Lactose in the IBS diet

Lactose intolerance is a common condition that can lead to unpleasant gut symptoms, especially for people who suffer from irritable bowel syndrome. Even if you’re IBS free, lactose may be something you try to avoid or limit if you experience gut issues. However, you may not need to avoid lactose completely on your IBS diet

Keep reading to learn more about what lactose intolerance is, how lactose affects your gut, and how you can safely include lactose in your diet, without the negative symptoms of IBS.

What is lactose intolerance? 

Lactose intolerance is a condition in which your body is unable to properly digest lactose, the primary type of carbohydrate and sugar found in dairy products. This is the result of the body not producing enough of the lactase enzyme, which is needed to digest lactose.

 Lactose-intolerance is not the same as having a milk allergy

Lactose intolerance is very common and can affect both children and adults. It is estimated that up to 70 percent of adults in the world have the condition, including about 30 million Americans by the age of 20.

Babies who are born prematurely and people who have had an injury or surgery that affects the small intestine are also more likely to develop lactose intolerance. In addition, developing lactose intolerance increases with age.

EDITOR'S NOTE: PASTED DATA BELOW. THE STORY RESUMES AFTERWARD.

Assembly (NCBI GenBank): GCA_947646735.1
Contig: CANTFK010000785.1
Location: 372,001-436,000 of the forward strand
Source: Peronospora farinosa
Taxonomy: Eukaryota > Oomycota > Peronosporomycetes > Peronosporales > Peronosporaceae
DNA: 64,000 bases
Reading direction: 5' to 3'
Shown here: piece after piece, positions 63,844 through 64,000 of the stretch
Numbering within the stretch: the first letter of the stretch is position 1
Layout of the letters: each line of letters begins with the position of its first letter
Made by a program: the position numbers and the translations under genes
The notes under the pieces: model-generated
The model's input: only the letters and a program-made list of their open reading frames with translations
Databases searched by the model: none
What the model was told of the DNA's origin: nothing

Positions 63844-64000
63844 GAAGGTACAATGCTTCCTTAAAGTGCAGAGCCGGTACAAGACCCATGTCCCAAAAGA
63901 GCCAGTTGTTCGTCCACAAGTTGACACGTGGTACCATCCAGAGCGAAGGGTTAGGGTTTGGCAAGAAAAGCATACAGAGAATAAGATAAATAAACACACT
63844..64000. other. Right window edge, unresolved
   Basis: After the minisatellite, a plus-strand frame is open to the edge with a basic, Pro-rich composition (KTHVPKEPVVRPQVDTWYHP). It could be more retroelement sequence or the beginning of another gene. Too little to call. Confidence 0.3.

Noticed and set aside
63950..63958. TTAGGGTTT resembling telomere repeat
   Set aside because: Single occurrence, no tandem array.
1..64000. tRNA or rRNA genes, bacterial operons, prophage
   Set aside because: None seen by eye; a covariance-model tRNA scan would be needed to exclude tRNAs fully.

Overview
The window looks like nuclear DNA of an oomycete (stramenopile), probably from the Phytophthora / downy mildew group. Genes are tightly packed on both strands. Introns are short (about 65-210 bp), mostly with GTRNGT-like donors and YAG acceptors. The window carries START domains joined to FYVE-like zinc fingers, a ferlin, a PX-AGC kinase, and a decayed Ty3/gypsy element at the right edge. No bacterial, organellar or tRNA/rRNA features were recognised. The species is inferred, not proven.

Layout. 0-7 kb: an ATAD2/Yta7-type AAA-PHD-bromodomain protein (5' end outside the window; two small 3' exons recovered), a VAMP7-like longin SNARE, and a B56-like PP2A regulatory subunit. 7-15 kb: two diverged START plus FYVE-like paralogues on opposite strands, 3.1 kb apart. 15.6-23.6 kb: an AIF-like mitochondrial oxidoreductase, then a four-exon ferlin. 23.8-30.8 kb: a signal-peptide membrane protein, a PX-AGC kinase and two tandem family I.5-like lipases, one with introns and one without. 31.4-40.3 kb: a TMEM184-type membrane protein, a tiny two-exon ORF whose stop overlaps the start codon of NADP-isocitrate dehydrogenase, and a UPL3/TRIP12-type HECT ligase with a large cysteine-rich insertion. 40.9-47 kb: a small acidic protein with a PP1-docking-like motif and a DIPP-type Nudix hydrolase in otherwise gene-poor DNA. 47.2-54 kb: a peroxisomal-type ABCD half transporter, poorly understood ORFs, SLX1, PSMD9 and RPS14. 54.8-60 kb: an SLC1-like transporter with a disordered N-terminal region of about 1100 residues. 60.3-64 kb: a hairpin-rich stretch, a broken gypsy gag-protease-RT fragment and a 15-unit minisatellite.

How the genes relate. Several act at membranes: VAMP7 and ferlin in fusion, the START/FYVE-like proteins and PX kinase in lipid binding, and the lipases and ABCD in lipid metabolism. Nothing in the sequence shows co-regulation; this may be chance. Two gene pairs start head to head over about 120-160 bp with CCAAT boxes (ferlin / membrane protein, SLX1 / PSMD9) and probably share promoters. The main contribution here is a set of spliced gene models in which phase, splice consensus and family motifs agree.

There are a variety of tests and procedures that can diagnose lactose intolerance. These may include a physical examination, a lactose tolerance test, a hydrogen breath test, a stool acidity test, or a procedure called an endoscopy which is done by a medical doctor.

The hydrogen breath test is the most used method because it is non-invasive, easy to perform and rather inexpensive in comparison to the other available tests. 

How does lactose affect your gut?  

Since people with lactose intolerance do not produce enough of the enzyme lactase, undigested lactose sits in the gut and gets broken down by bacteria. 

This process can cause negative symptoms in the gut, such as:

  • Bloating
  • Diarrhea
  • Abdominal pain and cramping
  • Gas
  • Nausea 

The type and extent of your symptoms may vary. Research shows that the composition of your microbiome, which is a collection of microorganisms in your body, contributes to what type of symptoms you may have after consuming lactose.  

Thankfully, lactose intolerance is not usually life threatening. Though it may be unpleasant, most health care providers do not view it as a disease. There are many ways to manage lactose intolerance. 

Do you need to avoid lactose completely? 

Avoiding lactose would involve avoiding the entire dairy food group. Since dairy products provide many important nutrients like protein, iron, calcium, vitamin D, and potassium, avoiding them completely, could potentially lead to worsened health. In addition, some research shows that lactose may act as a type of prebiotic, which serves as fuel to probiotics and help nourish your gut microbiome.